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04.07.10

Aggressive Marketing for Vista 7

Posted in GNU/Linux, Microsoft, Vista, Vista 7, Windows at 3:41 am by Dr. Roy Schestowitz

Dog eat dog

Summary: Microsoft is spinning security problems and uses the press to pressure people to buy a newer version of the same operating system while one Microsoft MVP still comments using a pseudonym (multiple accounts)

WINDOWS TRENDS are usually quite telling. In 9 days of news*, not a single headline was about Vista and there were under 20 clusters of headlines about “Windows 7″.

Microsoft’s Seinfeld ads are still being brought up by Microsoft-rewarded 'news' sites, leading to some complaints:

I’m not quite sure what this was important to someone, but Todd Bishop of TechFlash sat down with Microsoft to discuss those crazy Seinfeld ads from way back in ought-8. He essentially asked Microsoft “What were you thinking?” and got some interesting replies.

Seinfeld is said to have dumped Windows altogether [1, 2].

“It’s secure. Really! Our former employees say so.”

Last month we saw Vista 7 falling at Pwn2Own. Mozilla was the first to provide patches.

Mozilla beats Apple, Microsoft to Pwn2Own patch punch

Mozilla late yesterday patched a critical Firefox vulnerability used by a German researcher to win $10,000 for hacking the open-source browser at last week’s Pwn2Own contest.

In a repeat of 2009, Mozilla was the first browser maker to patch a bug exploited at Pwn2Own. In fact, the company improved on its performance by fixing the newest flaw only eight days after Nils, a researcher who works for U.K.-based MWR InfoSecurity, hacked Firefox. Last year, Mozilla took 10 days to come up with its Pwn2Own fix. Nils also successfully exploited Firefox at 2009′s contest.

On the other hand, Vista 7 remained vulnerable, but this would not be the first time. Consider for example:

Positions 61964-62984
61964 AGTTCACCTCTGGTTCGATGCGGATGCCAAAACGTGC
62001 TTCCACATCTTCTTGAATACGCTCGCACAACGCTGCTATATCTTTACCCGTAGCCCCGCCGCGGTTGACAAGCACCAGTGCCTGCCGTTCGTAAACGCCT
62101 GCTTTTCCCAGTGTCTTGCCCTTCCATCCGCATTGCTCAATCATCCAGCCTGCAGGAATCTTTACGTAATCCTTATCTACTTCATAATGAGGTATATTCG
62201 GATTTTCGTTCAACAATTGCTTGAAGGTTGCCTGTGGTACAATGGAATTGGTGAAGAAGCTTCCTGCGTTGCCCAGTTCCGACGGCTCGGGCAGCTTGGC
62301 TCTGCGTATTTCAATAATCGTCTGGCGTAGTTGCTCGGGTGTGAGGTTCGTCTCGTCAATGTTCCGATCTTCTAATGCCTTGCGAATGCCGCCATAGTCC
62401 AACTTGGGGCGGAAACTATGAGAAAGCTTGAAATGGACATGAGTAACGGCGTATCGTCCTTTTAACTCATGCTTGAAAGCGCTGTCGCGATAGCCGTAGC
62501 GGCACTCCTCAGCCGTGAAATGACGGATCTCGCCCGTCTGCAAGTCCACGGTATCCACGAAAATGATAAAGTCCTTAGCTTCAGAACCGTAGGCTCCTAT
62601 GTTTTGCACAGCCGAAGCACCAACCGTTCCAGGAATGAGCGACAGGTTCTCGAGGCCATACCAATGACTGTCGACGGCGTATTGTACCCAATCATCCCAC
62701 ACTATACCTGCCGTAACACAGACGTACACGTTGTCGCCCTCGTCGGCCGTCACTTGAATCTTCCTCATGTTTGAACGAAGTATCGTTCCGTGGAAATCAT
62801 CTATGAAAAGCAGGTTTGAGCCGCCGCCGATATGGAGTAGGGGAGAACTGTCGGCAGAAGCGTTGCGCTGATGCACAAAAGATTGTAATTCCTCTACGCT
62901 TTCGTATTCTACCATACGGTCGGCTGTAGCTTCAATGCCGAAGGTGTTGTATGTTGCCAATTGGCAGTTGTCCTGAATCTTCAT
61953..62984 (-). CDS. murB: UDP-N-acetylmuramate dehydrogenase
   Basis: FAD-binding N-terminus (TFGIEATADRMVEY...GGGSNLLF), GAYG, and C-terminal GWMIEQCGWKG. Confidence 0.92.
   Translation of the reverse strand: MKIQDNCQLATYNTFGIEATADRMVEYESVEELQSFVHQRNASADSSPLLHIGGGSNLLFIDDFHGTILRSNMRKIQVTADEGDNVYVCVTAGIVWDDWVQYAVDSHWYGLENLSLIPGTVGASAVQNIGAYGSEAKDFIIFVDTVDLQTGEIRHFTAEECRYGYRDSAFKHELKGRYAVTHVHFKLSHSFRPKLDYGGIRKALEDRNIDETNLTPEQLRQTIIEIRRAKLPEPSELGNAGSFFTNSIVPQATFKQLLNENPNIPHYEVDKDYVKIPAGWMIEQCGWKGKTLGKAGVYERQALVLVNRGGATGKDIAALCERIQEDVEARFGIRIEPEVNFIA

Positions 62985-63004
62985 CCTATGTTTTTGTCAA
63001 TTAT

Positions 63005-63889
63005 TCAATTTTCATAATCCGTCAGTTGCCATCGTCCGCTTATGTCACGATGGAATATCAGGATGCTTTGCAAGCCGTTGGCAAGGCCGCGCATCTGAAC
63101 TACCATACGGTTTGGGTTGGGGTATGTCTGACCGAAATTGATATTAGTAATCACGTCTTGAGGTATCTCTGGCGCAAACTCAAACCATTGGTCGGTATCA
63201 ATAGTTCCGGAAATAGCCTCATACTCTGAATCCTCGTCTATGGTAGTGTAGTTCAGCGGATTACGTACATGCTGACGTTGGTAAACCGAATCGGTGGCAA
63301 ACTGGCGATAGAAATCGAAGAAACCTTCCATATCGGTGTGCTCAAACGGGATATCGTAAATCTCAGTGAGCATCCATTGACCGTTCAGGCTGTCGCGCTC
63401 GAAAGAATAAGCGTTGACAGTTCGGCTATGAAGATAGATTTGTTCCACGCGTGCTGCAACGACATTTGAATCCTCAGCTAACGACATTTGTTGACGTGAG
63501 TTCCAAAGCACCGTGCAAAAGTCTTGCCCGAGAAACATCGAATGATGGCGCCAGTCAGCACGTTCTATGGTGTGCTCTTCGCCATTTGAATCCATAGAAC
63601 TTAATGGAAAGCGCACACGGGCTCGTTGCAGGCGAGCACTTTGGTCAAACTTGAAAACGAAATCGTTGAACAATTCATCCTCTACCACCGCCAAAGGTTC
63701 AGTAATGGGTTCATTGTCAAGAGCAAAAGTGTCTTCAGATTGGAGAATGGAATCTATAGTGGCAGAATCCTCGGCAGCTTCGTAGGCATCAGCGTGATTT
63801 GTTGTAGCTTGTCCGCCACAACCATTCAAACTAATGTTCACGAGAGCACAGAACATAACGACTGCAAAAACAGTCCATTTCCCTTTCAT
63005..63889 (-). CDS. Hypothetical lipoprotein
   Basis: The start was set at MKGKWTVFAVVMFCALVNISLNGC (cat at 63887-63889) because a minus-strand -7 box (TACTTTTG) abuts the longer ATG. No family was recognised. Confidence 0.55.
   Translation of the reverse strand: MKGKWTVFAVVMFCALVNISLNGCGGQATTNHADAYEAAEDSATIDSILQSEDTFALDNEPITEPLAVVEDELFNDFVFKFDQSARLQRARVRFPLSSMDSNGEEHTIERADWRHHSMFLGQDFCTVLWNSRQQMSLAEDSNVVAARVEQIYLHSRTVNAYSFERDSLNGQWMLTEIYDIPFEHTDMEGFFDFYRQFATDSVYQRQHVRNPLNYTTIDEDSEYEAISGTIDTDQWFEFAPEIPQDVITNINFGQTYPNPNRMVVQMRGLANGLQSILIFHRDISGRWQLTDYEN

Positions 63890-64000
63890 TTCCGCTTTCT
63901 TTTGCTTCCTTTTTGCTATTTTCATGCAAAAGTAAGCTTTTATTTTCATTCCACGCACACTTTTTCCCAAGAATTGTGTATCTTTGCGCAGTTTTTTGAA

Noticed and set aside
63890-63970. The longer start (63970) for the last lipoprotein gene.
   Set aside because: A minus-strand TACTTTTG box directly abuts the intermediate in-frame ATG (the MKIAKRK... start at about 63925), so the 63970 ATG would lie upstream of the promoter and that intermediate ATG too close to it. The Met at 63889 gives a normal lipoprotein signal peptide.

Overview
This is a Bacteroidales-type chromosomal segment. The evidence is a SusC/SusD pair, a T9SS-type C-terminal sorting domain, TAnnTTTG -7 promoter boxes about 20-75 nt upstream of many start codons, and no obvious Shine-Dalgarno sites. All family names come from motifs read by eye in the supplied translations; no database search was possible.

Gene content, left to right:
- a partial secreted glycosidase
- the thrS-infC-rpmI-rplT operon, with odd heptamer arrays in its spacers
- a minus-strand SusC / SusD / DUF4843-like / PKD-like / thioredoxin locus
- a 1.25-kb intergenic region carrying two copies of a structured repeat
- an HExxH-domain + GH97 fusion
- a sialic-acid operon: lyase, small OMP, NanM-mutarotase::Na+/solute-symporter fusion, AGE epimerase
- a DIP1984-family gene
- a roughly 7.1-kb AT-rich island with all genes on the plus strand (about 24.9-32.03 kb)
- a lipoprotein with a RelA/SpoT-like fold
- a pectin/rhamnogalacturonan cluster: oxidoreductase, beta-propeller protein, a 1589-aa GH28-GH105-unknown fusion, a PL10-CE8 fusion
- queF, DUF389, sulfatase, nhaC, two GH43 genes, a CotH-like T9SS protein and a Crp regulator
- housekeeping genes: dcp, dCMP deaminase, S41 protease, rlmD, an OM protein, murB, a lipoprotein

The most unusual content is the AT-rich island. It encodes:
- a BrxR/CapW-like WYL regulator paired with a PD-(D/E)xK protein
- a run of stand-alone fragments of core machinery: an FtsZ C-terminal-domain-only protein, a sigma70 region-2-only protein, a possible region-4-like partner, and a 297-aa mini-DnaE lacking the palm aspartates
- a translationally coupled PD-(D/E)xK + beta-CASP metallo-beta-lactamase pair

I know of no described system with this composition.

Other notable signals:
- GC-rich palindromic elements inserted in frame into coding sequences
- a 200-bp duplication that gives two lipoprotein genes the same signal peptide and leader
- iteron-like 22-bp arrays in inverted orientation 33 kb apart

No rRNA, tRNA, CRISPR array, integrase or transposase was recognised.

Microsoft issued an emergency patch which came around the same time as “damage control” addressing Pwn2Own.

Just days after a pair of researchers outwitted major Windows 7 defenses to exploit Internet Explorer and Firefox, Microsoft said the measures aren’t meant to “prevent every attack forever.”

Yes, this is an excuse, but a lot of sites gave that coverage [1, 2, 3] and there were also many headlines about the security PR delivered by BeyondTrust, which is headed by a former Microsoft marketing person. It is almost as though Microsoft hijacked the news for PR purposes. Almost all the headlines about Vista 7 simply brag about it being secure, even though the real news is about the operating system’s defenses being breached. That’s real perception management at work. Over in Asia, Microsoft is said to be reviewing its PR business. As we have shown before, Microsoft typically employs AstroTurfers where laws are weaker and these practices can go on without punishment. Techrights was attacked by a paid Microsoft AstroTurfer from Singapore (he harasses other Web sites critical of his employer from Redmond) and Microsoft is very open about bribing hundreds of Korean bloggers to improve the image of Vista 7. In general, as we have shown before, Vista 7 coverage involved many small bribes. It also benefited from the many Microsoft boosters who present themselves as “journalists”.

“First one’s free!”

Mary Jo Foley, Microsoft Nick, and other Microsoft boosters like Paul Thurrott and Gavin Clarke are advertising an old marketing scheme where Microsoft gives time-limited copies of Vista 7 that ‘self-destruct’ and hold people’s data as hostage. Trial versions have no appeal to wise people, but some people are gullible enough to be persuaded by the proposition of something cheap in the short term. GNU/Linux is free to try and also to keep indefinitely, so why is Microsoft’s 90-day ‘free’ enterprise trial of any use? Microsoft might eventually be forced to give Windows away for free. This has already happened in sub-notebooks because of strong competition from GNU/Linux.

“Upgrade now!”

The aforementioned hostage situation is also being promoted by others [1, 2] who include Ina Fried acting as a Microsoft advertiser (talking to proper Microsoft advertisers) and hyping up an “upgrade deal”. This is also being hyped up by Microsoft Emil and a few others [1, 2] who sometimes provide evidence that Microsoft actively pressures Windows users to ‘upgrade’.